Index funds are passively managed, which means that the management companies that offer them do not try to time the market or employ advanced strategies. They will buy and sell holdings occasionally, but only to keep the fund aligned with the underlying index. 

Different types of index funds

There are different styles of index funds that can be invested in. 

Index funds can be one of two different structures: 

  • Mutual funds

  • Exchange traded funds (ETFs) 

The main difference between mutual funds and ETFs is that ETFs trade like stocks, and can be bought and sold at any time during trading hours. Mutual funds, on the other hand, can only be purchased once at the end of each trading day. 

Beyond the mutual fund vs. ETF distinction, index funds can also track all sorts of different underlying indexes and types of stocks. Because of this, you can invest in index funds that track things like:

  • The US large cap index (the largest companies in America)

  • The US small cap index (smaller publicly traded companies in America)

  • International indexes (the total stock market outside of America)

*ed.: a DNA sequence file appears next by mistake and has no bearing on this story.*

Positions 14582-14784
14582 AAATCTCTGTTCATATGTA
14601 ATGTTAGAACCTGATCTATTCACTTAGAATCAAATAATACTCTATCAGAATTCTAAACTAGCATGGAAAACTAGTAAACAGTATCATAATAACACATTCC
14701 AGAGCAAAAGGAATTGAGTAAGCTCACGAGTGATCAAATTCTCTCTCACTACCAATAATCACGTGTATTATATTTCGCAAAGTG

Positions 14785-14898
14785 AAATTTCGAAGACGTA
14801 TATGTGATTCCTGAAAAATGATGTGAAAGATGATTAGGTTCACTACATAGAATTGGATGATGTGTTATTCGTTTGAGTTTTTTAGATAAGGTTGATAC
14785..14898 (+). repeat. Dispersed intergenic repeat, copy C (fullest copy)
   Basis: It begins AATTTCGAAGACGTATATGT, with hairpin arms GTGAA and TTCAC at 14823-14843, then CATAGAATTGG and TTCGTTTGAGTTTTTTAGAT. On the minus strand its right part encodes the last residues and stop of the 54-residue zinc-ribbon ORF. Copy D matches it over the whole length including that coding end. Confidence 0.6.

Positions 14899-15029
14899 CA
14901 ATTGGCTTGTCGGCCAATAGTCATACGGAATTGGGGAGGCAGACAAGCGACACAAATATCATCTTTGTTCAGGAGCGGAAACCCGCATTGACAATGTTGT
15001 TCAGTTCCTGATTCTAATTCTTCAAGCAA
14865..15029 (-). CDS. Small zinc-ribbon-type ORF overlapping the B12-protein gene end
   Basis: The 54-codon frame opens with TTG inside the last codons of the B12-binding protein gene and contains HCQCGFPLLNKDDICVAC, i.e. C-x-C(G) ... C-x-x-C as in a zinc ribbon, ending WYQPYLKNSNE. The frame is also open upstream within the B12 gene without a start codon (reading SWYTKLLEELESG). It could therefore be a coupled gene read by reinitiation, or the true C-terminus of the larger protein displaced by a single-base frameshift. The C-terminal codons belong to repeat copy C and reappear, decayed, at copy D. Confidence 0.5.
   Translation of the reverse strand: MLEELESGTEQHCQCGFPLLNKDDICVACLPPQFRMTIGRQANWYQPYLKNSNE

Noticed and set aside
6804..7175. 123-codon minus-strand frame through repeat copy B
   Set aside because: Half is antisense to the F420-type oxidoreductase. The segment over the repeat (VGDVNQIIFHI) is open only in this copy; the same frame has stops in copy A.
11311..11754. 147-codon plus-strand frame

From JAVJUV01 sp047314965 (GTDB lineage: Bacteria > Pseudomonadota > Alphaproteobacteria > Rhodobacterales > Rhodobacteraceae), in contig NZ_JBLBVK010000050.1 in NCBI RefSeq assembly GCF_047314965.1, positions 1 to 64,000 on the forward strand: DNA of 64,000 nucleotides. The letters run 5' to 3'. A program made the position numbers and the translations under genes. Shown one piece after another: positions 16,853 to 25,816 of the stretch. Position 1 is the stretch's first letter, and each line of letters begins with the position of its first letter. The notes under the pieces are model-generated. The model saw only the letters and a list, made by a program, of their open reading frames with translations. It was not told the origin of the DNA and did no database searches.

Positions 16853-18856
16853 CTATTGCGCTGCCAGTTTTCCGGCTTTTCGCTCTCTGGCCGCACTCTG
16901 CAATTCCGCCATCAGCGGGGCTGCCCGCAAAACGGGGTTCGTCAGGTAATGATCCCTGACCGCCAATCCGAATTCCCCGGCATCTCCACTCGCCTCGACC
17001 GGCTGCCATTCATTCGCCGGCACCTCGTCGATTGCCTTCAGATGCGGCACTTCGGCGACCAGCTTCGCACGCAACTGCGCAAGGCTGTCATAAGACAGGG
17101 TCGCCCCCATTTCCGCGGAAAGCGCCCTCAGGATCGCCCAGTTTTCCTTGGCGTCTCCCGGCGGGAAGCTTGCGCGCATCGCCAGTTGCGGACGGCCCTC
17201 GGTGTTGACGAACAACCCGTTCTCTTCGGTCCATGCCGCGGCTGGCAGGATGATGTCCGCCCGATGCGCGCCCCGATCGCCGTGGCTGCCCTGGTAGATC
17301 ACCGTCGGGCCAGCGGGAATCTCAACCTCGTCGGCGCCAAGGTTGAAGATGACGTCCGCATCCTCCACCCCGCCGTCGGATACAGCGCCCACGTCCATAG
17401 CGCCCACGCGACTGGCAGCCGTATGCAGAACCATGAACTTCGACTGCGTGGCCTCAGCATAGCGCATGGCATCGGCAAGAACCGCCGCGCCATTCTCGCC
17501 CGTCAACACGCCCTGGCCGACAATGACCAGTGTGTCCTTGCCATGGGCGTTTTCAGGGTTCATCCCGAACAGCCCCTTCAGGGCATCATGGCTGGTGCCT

• Specific-country indexes, such as the Japanese stock market or the German small-cap stock market

Index funds can be set up to track any underlying index, and there are hundreds of different indexes. 

The most popular, however, are large-cap stock market indexes such as the S&P 500. In fact, 9 out of 10 of the top index funds by size are either large-cap stock indexes or total market indexes.

How to invest in index funds

You can invest in index funds in most investment accounts, including a 401(k), Roth IRA or a standard taxable brokerage account. 

Most index funds are structured as ETFs, which means that you can buy them just like you would a normal stock. Simply type in the fund’s ticker symbol (SPY or FXAIX, for example), and purchase shares in the ETF. 

As for which index funds to buy, it’s best to talk to a qualified investment advisor to structure an investment plan that works for you. You can also look online for some of the best index funds

When investing in an index fund, be sure to pay attention to any investment fees that may be involved. This includes any upfront fees, as well as ongoing management fees (known as the expense ratio). 

Upfront fees, such as trading commissions, are charged by the broker. The fees you pay will depend on where you hold your investments. Fortunately, many brokers now offer commission-free trading.

Ongoing investment management fees are automatically subtracted from the performance of the fund, and are charged by the company that actually manages the index fund. Most broad index funds have very low fees — FXAIX charges just 0.015% per year, while SPY charges 0.09% per year.